Next, change the ownership of the directory to your sol user:

sudo chown -R sol:sol /mnt/ledger

Now you can mount the drive:

sudo mount /dev/nvme0n1 /mnt/ledger

Formatting And Mounting Drive: AccountsDB

You will also want to mount the accounts db on a separate hard drive. The process will be similar to the ledger example above.

Assuming you have device at /dev/nvme1n1, format the device and verify it exists:

sudo mkfs -t ext4 /dev/nvme1n1

Then verify the UUID for the device exists:

lsblk -f

Create a directory for mounting:

sudo mkdir -p /mnt/accounts

Change the ownership of that directory:

sudo chown -R sol:sol /mnt/accounts

And lastly, mount the drive:

sudo mount /dev/nvme1n1 /mnt/accounts

System Tuning


Your system will need to be tuned in order to run properly. Your validator may not start without the settings below.

Optimize sysctl knobs

sudo bash -c "cat >/etc/sysctl.d/21-solana-validator.conf <<EOF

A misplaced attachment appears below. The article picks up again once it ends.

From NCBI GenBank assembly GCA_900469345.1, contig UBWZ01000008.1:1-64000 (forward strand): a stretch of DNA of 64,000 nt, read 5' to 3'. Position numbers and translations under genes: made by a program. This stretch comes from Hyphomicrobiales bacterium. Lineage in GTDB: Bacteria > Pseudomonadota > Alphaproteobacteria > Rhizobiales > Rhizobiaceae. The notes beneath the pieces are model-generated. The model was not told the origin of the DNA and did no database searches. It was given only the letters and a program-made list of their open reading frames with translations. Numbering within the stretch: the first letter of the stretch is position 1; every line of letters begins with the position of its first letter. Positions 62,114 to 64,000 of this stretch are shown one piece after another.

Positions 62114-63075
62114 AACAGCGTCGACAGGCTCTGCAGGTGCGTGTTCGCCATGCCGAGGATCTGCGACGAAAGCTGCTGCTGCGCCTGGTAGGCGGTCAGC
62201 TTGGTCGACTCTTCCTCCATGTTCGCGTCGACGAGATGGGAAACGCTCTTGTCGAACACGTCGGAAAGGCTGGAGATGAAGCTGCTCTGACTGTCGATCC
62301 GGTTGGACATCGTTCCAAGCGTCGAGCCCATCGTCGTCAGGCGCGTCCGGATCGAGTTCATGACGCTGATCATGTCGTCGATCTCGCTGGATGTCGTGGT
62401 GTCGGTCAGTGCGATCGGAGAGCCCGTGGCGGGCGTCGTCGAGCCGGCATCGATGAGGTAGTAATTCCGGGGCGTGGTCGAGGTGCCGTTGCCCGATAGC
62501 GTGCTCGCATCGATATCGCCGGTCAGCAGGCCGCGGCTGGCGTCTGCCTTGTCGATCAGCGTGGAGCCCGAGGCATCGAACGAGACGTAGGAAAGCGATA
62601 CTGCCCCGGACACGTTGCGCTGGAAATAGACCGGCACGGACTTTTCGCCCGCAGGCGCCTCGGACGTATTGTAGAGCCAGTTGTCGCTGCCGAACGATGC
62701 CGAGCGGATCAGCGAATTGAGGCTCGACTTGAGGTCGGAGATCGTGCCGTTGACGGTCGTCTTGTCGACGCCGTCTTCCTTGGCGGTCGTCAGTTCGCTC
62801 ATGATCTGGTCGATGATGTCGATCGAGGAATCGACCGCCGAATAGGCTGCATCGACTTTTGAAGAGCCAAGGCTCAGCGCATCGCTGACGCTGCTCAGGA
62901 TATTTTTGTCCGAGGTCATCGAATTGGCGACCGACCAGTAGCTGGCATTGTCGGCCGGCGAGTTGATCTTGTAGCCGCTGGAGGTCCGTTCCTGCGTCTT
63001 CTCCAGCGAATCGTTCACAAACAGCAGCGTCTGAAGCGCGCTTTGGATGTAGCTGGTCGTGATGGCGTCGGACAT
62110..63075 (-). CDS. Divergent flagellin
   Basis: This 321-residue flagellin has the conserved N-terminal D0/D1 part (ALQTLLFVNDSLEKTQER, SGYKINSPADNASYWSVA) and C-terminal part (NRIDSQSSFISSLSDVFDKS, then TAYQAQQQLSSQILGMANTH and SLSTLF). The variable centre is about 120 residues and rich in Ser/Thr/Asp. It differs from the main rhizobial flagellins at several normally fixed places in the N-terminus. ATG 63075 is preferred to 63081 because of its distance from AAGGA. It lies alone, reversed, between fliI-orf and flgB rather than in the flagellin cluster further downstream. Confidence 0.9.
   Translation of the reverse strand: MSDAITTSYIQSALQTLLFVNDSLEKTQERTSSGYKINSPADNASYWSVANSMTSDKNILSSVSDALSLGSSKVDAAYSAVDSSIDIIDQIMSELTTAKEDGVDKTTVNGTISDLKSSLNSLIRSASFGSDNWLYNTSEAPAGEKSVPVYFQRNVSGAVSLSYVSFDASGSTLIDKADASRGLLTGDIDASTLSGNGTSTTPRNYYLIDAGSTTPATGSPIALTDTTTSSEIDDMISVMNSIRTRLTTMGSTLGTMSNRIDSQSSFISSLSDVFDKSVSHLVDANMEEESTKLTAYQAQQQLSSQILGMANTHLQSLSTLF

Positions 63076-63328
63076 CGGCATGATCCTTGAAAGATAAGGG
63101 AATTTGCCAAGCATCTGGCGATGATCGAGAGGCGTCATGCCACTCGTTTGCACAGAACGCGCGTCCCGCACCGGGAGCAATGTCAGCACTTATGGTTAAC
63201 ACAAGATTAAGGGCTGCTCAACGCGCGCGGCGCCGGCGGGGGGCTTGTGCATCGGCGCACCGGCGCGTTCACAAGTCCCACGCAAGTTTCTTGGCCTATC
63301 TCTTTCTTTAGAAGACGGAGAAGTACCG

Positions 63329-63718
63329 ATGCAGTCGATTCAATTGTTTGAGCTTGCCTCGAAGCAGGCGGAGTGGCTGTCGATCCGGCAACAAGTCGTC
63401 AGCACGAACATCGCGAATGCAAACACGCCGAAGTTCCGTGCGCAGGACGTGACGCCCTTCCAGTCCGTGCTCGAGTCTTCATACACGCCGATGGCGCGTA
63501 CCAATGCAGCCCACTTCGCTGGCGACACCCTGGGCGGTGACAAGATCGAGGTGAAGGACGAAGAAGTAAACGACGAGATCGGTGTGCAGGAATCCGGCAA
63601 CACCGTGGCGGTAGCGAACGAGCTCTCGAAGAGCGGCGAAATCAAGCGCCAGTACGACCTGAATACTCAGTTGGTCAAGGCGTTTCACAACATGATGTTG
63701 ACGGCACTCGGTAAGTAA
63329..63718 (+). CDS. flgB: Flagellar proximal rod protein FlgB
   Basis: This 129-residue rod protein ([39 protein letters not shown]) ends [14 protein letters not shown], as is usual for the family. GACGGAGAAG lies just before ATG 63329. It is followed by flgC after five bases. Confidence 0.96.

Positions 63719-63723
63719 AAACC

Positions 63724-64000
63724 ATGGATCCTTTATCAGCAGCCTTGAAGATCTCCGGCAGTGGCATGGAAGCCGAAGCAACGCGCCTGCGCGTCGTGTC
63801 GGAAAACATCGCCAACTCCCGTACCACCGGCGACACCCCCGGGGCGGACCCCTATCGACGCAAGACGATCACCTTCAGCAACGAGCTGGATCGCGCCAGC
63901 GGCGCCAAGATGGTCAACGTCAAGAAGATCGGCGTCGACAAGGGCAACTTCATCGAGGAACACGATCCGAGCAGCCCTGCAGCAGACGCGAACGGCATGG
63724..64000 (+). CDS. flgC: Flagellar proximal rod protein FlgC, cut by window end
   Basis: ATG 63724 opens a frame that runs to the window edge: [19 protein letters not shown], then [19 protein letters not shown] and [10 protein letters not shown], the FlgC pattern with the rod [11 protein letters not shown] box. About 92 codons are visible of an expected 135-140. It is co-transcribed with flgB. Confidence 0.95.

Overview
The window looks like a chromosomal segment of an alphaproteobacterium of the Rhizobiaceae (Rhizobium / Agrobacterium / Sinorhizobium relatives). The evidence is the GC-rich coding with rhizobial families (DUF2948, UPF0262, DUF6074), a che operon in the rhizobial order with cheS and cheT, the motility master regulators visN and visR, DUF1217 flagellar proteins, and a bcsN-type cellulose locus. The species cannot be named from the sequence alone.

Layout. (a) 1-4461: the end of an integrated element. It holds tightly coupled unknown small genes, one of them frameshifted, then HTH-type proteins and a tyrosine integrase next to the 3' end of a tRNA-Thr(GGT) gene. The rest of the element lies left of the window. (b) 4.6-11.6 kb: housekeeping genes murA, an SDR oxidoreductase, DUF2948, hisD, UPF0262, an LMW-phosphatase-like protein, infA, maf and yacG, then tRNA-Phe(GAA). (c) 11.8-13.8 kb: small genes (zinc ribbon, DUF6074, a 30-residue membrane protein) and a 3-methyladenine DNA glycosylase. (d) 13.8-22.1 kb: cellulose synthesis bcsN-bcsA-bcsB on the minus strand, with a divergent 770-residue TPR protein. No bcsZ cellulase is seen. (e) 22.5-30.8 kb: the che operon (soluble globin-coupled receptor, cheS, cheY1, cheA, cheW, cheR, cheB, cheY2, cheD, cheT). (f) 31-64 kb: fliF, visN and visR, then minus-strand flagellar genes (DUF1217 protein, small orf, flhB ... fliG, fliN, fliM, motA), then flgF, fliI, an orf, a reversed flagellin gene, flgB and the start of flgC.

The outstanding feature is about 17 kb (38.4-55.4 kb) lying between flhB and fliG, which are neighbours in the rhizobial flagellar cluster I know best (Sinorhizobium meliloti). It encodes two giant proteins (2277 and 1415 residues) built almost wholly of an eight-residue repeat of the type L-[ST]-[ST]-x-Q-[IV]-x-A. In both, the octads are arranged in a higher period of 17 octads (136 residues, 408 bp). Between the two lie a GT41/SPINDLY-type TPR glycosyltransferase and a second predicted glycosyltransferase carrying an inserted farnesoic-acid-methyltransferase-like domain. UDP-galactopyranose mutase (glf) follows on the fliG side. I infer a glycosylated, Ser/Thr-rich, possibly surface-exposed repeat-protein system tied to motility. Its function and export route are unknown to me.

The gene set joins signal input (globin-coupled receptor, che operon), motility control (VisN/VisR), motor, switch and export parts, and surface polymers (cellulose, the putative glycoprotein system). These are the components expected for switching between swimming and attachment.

# Increase UDP buffer sizes
net.core.rmem_default = 134217728
net.core.rmem_max = 134217728
net.core.wmem_default = 134217728
net.core.wmem_max = 134217728

# Increase memory mapped files limit
vm.max_map_count = 1000000

# Increase number of allowed open file descriptors
fs.nr_open = 1000000
sudo sysctl -p /etc/sysctl.d/21-solana-validator.conf

Increase systemd and session file limits



to the [Service] section of your systemd service file, if you use one, otherwise add


to the [Manager] section of /etc/systemd/system.conf.

sudo systemctl daemon-reload
sudo bash -c "cat >/etc/security/limits.d/90-solana-nofiles.conf <<EOF
# Increase process file descriptor count limit
* - nofile 1000000
### Close all open sessions (log out then, in again) ###

Copy Key Pairs